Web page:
When his best friend Libby sees an online mention of upcoming auditions for a Broadway production of the hit movie, ET, Nate Foster, an insecure 13-year old boy who has a knack for acting, escapes into the rush of New York City. But, when Libby's “foolproof” plan fails, Nate finds himself lost in a world where the unordinary is ordinary, and dreams can be be broken in a heartbeat.
Time Federle, discusses real world topics in, Better Nate Than Ever, such as bullying and the gay lifestyle. For instance, Nate is always bullied because most of the kids he comes in contact with think he’s gay. At one point in the story, Nate is beaten up at school so badly that his lips require four stitches. The school officials simply send him off to the hospital for stitches, but no mention is made of any punishment or consequences for the person responsible for the beating. But, in New York, where some of the men are actually gay, it seems to even be normal for certain men to be gay.
I would recommend this book to others because Federle does a great job of keeping the action moving, adding plot twists and turns and keeping the reader rooting for Nate, as wells as dropping jokes and hilarious moments every now and then.
Tallkit has always felt caged on the moor he calls home. Growing up, he was never able to fulfill his father's expectations, becoming a moor runner rather than a tunneler as both his parents were. After the shadow clan attack, the death of Brackenwing in battle, his father in a cave-in, and the banning of tunneling, the chain of events took a toll on Talltail, laying burden after burden on his shoulders. In an attempt to leave it all behind and take revenge by killing Sparrow, the rogue cat that was able to mysteriously escape the same cave-in of which Talltail's father died, Talltail decides to leave the camp. Along the way, he befriends a kittypet named Jake, who aids him on his journey to find Sparrow. In the end, Talltail learns that his father sacrificed himself in order to save Sparrow, and he returns back to the clan, back to the place he calls home.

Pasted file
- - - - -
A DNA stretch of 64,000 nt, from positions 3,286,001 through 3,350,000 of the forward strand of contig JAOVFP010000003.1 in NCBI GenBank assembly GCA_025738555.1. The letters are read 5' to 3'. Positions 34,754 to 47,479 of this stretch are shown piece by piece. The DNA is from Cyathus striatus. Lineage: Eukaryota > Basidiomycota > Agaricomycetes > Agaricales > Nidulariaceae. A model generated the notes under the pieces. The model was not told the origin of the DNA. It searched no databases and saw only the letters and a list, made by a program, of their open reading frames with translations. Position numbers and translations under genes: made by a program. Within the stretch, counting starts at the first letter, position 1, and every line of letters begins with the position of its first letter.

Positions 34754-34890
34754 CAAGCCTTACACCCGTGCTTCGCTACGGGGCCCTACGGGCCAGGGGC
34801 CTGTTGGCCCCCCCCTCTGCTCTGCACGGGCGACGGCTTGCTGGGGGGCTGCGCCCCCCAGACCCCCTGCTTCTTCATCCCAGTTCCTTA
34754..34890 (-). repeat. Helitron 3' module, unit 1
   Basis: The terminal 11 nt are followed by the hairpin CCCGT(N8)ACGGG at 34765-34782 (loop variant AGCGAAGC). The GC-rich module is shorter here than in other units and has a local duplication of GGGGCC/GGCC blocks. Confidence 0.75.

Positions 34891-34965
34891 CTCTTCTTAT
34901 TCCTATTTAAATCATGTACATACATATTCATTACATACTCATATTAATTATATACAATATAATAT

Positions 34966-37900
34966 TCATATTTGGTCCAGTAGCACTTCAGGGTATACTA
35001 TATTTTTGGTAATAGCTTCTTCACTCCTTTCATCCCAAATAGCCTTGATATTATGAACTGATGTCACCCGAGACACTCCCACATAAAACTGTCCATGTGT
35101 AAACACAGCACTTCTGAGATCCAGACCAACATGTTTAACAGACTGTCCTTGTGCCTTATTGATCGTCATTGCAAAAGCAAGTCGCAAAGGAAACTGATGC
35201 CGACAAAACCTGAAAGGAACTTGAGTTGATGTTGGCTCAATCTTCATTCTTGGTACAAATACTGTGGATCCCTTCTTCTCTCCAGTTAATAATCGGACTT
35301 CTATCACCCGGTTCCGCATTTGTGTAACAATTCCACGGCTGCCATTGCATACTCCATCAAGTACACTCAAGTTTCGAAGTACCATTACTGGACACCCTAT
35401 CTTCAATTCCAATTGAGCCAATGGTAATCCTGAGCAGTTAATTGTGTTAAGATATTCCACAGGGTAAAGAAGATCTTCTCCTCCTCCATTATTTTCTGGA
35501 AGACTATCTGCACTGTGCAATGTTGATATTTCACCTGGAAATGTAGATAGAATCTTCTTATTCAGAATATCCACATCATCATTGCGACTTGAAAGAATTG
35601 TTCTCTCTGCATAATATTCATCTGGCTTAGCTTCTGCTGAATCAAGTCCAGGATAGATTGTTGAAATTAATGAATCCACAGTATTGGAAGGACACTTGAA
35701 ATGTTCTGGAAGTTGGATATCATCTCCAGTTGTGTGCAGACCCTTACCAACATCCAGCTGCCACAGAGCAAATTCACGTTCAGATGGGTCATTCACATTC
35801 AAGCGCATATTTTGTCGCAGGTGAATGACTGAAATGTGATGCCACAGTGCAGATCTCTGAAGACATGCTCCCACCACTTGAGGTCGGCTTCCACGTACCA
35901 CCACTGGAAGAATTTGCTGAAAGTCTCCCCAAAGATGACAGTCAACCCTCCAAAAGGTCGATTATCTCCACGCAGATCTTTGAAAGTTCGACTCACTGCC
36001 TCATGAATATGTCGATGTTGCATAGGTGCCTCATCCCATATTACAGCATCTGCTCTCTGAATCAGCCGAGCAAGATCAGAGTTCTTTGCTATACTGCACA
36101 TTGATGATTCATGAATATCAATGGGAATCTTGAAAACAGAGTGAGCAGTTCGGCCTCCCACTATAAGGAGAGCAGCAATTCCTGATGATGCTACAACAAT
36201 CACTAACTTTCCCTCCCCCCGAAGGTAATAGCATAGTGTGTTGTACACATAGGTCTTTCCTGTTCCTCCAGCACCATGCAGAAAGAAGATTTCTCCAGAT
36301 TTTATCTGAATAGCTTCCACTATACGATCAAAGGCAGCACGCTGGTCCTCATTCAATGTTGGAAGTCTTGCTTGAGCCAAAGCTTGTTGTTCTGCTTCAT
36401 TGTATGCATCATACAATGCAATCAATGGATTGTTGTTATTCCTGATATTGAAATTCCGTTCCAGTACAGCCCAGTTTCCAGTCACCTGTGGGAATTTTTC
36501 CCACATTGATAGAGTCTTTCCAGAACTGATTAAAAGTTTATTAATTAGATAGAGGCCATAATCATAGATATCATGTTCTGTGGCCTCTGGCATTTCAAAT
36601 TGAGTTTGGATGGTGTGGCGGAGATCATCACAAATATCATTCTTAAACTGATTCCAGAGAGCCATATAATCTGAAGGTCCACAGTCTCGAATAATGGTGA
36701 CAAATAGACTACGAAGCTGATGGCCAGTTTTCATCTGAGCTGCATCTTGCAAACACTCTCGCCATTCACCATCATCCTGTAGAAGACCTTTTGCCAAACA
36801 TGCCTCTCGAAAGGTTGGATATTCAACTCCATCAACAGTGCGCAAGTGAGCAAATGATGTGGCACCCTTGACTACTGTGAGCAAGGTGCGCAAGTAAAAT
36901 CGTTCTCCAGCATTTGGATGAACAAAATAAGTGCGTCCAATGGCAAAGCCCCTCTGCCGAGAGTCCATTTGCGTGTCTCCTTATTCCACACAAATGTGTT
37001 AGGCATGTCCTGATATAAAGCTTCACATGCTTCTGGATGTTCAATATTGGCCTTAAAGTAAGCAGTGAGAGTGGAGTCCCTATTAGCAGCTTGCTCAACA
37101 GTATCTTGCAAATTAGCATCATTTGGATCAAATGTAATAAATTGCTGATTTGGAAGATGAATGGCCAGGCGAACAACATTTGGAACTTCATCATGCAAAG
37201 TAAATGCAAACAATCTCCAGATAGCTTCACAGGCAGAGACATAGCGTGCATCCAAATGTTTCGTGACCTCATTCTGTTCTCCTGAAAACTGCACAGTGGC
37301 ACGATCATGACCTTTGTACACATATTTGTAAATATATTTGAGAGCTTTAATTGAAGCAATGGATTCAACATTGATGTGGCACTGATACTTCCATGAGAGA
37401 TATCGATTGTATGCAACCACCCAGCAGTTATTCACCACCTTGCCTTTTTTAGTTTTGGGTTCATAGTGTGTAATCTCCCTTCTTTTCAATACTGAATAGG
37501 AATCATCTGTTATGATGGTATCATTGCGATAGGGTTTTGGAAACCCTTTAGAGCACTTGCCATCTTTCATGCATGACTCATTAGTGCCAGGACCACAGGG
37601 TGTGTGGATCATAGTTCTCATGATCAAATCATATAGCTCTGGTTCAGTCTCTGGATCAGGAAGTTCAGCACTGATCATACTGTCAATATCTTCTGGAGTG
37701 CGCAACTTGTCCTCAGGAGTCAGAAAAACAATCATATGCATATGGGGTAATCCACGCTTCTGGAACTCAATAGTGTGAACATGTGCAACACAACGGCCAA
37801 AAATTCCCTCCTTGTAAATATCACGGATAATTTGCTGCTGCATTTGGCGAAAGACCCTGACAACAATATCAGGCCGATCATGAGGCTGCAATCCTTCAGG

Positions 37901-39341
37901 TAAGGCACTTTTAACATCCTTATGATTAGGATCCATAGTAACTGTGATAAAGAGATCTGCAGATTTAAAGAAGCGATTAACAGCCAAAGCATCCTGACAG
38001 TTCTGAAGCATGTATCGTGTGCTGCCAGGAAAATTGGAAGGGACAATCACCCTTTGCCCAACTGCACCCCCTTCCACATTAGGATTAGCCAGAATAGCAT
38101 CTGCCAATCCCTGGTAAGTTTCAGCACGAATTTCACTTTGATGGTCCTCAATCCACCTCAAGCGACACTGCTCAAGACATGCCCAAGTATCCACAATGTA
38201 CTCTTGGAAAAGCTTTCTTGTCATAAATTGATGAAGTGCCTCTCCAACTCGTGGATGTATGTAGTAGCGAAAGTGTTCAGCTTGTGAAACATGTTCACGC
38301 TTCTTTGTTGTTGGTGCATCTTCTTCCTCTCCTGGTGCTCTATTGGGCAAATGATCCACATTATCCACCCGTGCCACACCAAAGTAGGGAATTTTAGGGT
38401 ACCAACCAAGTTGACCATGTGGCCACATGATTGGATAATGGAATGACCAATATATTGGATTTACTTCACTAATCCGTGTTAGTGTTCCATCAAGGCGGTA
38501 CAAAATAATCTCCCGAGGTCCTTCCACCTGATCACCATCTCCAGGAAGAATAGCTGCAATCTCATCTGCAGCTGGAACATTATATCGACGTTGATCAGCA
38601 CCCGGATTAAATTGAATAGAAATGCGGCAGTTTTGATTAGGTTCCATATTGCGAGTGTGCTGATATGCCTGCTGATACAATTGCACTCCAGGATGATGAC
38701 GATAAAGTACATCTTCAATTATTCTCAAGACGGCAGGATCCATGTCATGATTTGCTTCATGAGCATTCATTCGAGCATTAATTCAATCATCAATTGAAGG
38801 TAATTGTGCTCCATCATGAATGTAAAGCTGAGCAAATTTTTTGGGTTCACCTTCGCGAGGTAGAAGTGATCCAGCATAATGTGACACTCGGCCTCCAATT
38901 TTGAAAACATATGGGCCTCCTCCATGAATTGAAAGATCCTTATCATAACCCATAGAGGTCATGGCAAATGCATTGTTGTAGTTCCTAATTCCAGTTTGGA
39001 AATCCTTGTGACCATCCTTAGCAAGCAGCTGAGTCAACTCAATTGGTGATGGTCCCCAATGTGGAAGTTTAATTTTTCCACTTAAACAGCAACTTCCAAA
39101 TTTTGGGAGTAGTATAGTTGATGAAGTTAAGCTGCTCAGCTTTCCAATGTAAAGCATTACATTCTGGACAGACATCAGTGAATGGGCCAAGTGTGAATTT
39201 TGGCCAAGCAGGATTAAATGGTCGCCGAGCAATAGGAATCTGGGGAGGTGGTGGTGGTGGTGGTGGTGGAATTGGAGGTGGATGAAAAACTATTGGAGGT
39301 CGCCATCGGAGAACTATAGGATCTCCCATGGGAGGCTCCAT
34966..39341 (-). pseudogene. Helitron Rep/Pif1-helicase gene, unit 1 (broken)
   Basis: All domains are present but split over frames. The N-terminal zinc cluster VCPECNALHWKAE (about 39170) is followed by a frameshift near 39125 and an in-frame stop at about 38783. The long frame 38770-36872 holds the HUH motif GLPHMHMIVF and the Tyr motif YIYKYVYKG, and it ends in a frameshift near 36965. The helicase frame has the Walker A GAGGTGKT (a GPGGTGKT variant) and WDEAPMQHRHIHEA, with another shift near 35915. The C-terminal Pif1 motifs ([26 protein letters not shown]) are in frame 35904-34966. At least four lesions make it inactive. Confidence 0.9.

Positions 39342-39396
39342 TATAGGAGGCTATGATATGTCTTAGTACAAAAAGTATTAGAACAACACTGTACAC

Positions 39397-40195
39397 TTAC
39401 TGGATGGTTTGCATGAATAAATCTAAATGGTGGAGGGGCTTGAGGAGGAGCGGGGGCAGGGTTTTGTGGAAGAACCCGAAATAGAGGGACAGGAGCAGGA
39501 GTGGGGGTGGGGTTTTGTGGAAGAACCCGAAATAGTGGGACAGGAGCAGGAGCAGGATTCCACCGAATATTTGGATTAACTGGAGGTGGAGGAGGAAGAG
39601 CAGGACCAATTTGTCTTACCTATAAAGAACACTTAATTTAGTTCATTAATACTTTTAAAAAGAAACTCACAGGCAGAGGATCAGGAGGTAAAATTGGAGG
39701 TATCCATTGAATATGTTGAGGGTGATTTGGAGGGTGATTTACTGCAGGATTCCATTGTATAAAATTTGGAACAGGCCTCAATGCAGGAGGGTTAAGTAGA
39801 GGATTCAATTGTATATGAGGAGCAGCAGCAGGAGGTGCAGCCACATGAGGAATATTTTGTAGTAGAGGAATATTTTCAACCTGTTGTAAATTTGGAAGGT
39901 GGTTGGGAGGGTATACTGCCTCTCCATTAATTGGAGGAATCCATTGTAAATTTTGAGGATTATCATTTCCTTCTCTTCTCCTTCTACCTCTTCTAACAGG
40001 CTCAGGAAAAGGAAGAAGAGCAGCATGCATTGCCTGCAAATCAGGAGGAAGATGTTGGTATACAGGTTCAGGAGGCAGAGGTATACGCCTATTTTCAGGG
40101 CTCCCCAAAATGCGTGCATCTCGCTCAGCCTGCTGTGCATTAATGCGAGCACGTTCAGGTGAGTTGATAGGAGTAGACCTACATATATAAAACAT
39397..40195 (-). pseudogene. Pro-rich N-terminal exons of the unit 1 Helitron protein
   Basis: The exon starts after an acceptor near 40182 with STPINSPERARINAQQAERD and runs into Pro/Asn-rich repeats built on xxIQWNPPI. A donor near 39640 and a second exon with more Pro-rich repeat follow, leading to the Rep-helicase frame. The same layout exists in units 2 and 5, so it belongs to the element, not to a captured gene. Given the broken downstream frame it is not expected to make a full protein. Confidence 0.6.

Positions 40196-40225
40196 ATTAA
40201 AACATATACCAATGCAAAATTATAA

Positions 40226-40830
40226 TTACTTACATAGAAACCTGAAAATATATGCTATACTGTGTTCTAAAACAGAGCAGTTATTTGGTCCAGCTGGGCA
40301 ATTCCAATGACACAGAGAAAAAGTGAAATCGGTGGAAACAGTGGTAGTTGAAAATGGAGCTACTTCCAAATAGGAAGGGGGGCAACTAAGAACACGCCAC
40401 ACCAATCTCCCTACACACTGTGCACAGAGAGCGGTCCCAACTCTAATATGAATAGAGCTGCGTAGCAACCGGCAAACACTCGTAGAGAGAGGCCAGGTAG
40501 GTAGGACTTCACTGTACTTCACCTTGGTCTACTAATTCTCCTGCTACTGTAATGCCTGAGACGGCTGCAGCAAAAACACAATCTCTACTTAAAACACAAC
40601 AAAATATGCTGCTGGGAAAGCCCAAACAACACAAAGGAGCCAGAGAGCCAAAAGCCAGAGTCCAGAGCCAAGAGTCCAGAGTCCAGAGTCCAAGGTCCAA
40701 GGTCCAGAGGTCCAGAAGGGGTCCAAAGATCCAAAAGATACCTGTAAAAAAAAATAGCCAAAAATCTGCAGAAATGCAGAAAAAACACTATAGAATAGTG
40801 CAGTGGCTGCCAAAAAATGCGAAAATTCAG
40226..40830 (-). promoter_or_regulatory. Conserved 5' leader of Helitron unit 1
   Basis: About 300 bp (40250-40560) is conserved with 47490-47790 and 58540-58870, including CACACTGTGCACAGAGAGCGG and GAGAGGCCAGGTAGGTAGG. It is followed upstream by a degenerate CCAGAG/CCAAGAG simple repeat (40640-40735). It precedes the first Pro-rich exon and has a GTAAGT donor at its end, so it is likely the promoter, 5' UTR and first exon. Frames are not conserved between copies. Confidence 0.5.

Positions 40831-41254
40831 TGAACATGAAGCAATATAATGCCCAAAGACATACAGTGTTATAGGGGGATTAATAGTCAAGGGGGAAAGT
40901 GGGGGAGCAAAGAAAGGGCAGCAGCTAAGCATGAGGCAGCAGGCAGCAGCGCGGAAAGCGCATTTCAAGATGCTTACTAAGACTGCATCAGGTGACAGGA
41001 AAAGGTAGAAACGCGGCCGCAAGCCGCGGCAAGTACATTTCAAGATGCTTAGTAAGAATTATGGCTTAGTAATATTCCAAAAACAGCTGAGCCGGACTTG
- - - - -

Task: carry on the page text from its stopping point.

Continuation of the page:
Mahatma Gandhi said “An eye for an eye will only make the whole world blind.” Tallstar is but another victim of revenge's grasp. He has been tormented by the thought of never meeting his father's expectations as he was alive, so killing the one who killed him was a desperate effort to supposedly please his father. This is not so different from the Taliban's situation. They were declined the basic right of education, so they bomb schools and kill teachers to keep others away from what they never were able to receive.
Kate Cary is an amazing author who reveals life through the eyes of animals. I recommend this book to new readers who love a thrill of adventure, excitement, and the journey to find where you belong.